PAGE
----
One particularly telling remark in all this is the very direct "Now, who the devil taught thee so much Italian?" which suggests Nashe may, at one time, have been among Florio's pupils at St. John's. Another St. John's contemporary who certainly was among Florio's pupils was Gabriel Harvey who, together with his brother, waged a similar literary battle with Nashe.  His personal copy of 'First Fruits' is still preserved with Harvey's student notes in the margins.   In his dispute with the Harvey brothers, Nashe had recently published the 'Anatomy of Absurdity' and commenting that "some men come into the ministry before their wits be staid" Nashe says "This green fruit, being gathered before it be ripe, is rotten before it be mellow" - surely, thought Florio, a contradiction in terms?  Is this the kind of attack he could expect of Nashe on his 'Second Fruits'?  He tells his adversary "Aye but (peradventure) thou wilt say my fruits are Windy, I pray thee keep thy wind to cool thy pottage.  Aye, but they are rotten: what, and so green? that's marvel; indeed I think the caterpillar hath newly caught them."  

Florio is still 'resolute' in defence of his collection of proverbs:  "To use them is a grace, to understand them a good, but to gather them a pain to me, though gain to thee.  Aye but for all that, I must not scape without some new flout:  now would I were by thee to give thee another, and surely I would give thee bread for cake. Farewell if thou mean well, else fare as ill as thou wishest me to fare." and he signs off :  
"The last of April 1591.   Resolute I. F."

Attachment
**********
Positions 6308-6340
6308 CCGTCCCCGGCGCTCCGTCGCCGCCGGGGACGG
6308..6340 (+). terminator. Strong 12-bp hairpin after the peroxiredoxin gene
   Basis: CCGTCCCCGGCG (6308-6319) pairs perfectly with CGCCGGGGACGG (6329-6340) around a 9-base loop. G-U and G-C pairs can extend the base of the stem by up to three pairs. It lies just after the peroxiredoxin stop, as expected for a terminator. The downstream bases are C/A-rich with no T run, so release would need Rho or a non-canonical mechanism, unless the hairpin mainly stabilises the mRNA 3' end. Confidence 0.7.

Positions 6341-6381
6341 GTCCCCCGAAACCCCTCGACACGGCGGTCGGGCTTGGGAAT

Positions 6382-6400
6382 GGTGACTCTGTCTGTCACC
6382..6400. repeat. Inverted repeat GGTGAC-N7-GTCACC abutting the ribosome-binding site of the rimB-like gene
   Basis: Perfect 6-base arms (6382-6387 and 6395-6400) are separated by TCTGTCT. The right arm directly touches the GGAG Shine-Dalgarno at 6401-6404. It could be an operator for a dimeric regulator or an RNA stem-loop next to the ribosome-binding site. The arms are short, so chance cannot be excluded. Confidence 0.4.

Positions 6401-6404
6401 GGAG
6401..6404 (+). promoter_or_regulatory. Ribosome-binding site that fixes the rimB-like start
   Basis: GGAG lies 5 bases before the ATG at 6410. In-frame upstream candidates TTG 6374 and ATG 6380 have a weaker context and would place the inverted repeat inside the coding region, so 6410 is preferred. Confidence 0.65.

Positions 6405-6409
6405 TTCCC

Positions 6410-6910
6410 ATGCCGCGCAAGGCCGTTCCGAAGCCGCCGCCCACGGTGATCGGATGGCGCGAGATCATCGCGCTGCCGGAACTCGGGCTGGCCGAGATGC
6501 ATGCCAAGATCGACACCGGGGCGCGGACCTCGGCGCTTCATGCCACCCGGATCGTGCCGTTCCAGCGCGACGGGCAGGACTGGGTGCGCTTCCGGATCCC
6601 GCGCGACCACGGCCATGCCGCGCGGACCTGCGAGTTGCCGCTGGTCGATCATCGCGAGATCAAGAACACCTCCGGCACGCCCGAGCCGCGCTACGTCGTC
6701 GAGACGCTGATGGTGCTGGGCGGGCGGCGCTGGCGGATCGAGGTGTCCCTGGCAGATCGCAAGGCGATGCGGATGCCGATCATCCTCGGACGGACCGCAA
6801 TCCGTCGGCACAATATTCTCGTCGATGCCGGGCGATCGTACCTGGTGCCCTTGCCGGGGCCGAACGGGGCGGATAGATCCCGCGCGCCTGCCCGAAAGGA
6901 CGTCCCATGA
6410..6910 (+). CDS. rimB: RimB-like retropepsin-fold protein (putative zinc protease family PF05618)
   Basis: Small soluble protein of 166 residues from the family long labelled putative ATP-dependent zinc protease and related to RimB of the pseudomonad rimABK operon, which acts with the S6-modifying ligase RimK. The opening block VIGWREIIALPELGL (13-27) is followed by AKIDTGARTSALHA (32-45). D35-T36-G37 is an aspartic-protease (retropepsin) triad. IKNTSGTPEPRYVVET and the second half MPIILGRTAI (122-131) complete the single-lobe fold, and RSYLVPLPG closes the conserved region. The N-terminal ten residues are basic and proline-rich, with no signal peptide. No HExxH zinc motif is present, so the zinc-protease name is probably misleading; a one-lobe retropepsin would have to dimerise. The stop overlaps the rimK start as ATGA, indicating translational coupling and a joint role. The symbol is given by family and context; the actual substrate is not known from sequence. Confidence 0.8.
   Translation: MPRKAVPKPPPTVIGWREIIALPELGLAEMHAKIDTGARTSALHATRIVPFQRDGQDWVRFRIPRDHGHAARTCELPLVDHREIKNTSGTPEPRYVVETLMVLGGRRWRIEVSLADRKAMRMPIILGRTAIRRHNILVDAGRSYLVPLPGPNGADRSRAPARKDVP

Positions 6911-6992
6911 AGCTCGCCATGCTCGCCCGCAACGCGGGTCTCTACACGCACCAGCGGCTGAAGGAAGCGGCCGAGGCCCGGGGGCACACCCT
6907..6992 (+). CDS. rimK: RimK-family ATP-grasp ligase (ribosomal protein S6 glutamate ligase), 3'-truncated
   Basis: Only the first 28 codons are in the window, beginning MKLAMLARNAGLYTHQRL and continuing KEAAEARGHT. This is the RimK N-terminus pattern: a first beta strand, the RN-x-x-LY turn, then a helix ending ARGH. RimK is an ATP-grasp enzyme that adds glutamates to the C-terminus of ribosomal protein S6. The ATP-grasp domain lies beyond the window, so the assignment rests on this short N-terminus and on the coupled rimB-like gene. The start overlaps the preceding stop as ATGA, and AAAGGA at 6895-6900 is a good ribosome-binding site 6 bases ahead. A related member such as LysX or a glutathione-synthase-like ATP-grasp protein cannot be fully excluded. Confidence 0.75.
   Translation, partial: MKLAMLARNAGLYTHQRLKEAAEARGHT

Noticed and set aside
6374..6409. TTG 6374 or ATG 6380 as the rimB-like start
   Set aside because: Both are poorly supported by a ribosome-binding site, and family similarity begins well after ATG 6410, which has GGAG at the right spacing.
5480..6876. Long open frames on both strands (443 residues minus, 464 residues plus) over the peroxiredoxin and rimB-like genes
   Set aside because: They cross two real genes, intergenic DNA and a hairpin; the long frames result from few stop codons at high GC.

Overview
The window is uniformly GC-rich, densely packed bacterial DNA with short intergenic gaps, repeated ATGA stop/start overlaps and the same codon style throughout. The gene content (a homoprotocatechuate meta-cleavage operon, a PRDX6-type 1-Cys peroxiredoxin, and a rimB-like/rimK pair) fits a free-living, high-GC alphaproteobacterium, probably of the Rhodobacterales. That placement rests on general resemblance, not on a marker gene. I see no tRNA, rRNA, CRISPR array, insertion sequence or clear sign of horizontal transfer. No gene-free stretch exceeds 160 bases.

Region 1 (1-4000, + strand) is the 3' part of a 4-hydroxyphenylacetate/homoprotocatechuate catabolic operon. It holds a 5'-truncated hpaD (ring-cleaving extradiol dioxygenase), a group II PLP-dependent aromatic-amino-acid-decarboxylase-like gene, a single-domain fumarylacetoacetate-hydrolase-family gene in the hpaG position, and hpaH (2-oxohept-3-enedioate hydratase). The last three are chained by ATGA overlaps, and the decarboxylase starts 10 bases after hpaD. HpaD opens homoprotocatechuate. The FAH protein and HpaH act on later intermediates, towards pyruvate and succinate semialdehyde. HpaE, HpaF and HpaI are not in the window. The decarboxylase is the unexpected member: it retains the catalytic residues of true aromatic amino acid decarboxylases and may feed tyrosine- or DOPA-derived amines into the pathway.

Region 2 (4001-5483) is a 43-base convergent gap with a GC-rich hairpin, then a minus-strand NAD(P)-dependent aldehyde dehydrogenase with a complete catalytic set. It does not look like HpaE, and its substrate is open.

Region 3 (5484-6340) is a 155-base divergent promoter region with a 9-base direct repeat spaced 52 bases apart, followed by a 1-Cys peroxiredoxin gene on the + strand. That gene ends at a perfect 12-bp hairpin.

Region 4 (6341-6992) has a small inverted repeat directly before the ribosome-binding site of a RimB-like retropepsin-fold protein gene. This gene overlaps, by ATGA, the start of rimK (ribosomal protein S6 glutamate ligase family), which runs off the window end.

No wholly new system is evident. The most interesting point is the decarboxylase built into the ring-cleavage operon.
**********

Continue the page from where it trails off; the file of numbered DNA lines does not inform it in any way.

Florio’s ‘Second Fruits’ was primarily a comprehensive guide to Italian proverbs and their use in everyday conversation.  He took pleasure in devising conversations which featured his friends among the cast of characters.  The opening dialogue portrays a character called ‘Nolano’ exclusively the sobriquet of Giordano Bruno, in an amusing dialogue where Nolano patiently waits for his friend Torquato to take an eternity over getting dressed, perusing his extensive wardrobe and despairing that all his shirts are at the laundry.  He considers wearing an embroidered satin suit, but it lacks buttons, his plain taffeta is crushed from lying at the bottom of the chest, finally he settles on the cut fustian.  The Bruno character cares little for clothes and comments that he prefers to dress like a man in a portrait "ever the same" and wonders "how many suits have you?" which prompts an inventory of his friends apparel: "I have of velvet, of satin, of damask, of grosgraine and of fustian" with the slightly shame-faced excuse: "I have to shift every day in the week."   Throwing open various chests we find he possesses "a long gown furr'd with Martines, a furr'd gown, a night gown of chamlet, a rugge gowne, a cloake of fine cloth, a riding cloak of broad-cloth, two dublets" and so it goes on, many pairs of leather boots and spurs, a variety of shirts and linen.  There is witty banter between master and servant as the dressing process continues: "Give me the shooing horne to pull on my shoes" and the servant asks "Shall I help you to pull them on?" to which Torquato replies "No, what thinkest thou me so idle?" and the servant mutters "What can I tell? It were no such wonder."  Meanwhile the patient friend Nolano provides a Neapolitan posy of proverbs which may well have been Bruno's personal favourites, among them "Chi si contenta gode" which Florio freely translates as "who lives content hath all the world at will" and which he would later adopt as his own motto.  Torquato completes his ensemble with an embroidered blue velvet belt and a rapier "made in Iremonger lane & tempred at leaden hall...a very fine one, and hath a very fair hilt."  This magnificent dandy must comb his beard and pare his nails before he picks up his gloves to venture out.  Naturally when Nashe wanted to refer to Florio, this snapshot was irresistble.